Knowing if you have been exposed to the coronavirus could one day be as easy as wearing a clip-on accessory. Researchers at Yale University have developed an easy-to-use device that clips on to your clothing and is able to identify even low levels of the virus in the air around you. It is still in the testing stage, but it could become available for consumer use in the near future.
According to USA Today, the scientists published their findings this month in the peer-reviewed online journal Environmental Science and Technology Letters. They pointed out that “exhaled respiratory droplets and aerosols can carry infectious viruses and are an important mode of transmission for COVID-19.” But actively assessing the environment consistently for airborne SARS-CoV-2, the virus that causes COVID-19, can be cumbersome and costly.
Researchers developed a passive way of sampling the environment by using polydimethylsiloxane (PDMS) to assess personal exposure to the virus and embedded it into a wearable device called the Fresh Air Clip. It’s a 3D-printed air sampler that doesn’t need a power source. It collects samples of air on a film inside its 1-inch badge-shaped face with a prominent “Y” on the front.
“The Fresh Air Clip is a wearable device that can be used to assess exposure to SARS-CoV-2 in the air,” said the study’s author and chip creator Krystal Godri Pollitt, assistant professor of epidemiology at Yale University School of Public Health. According to a press release, Godri Pollitt explains that the Fresh Air Clip is an important weapon in the COVID-19 battle.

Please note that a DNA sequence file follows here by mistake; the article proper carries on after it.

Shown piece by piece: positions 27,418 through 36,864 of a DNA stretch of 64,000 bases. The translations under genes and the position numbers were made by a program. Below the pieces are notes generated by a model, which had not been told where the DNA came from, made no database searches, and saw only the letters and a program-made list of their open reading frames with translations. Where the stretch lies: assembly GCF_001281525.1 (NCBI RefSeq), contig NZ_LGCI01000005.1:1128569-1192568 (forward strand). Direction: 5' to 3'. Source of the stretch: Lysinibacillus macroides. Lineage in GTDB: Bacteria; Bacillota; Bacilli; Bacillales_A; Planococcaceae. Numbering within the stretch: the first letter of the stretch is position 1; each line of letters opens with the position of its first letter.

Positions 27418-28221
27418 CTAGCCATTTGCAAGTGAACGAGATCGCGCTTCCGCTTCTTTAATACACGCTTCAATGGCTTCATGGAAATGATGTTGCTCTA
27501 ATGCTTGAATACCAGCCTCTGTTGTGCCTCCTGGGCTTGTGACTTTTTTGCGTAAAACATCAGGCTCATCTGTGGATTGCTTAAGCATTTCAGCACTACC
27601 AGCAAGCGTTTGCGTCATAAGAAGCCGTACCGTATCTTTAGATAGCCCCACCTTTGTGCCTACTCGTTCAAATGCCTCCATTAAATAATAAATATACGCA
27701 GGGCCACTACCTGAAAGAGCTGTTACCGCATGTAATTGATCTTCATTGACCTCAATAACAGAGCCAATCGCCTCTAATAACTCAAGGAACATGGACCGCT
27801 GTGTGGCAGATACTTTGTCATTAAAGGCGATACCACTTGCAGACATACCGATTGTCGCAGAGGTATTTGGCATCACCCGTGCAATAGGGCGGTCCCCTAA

“With this clip we can detect low levels of virus that are well below the estimated SARS-CoV-2 infectious dose,” she said. “The Fresh Air Clip serves to identify exposure events early, alerting people to get tested or quarantine. This clip is intended to help prevent viral spread, which can occur when people do not have this kind of early detection of exposure.”
According to USA Today, researchers instructed 62 study participants to wear the clip between January and May 2021in various environments ranging from restaurants to healthcare facilities. After the clip was worn for five consecutive days the film inside the device was checked for the presence of the virus. Researchers found evidence of COVID-19 in five clips — four worn by restaurant workers and one by a person working in a homeless shelter. Fortunately, the levels found were well below the amount that causes infection.
The Fresh Air Clip is currently being used in other studies and Godri Pollitt hopes to make the clips available to the public in the future.
“The Fresh Air Clips are easy-to-use, non-invasive, and low-cost,” she said. “These features make it easier to scale-up this kind of monitoring for COVID-19 and other respiratory diseases so that the clips can be made available across larger groups of workers in high-risk jobs, such as restaurant servers, healthcare workers, and teachers.”
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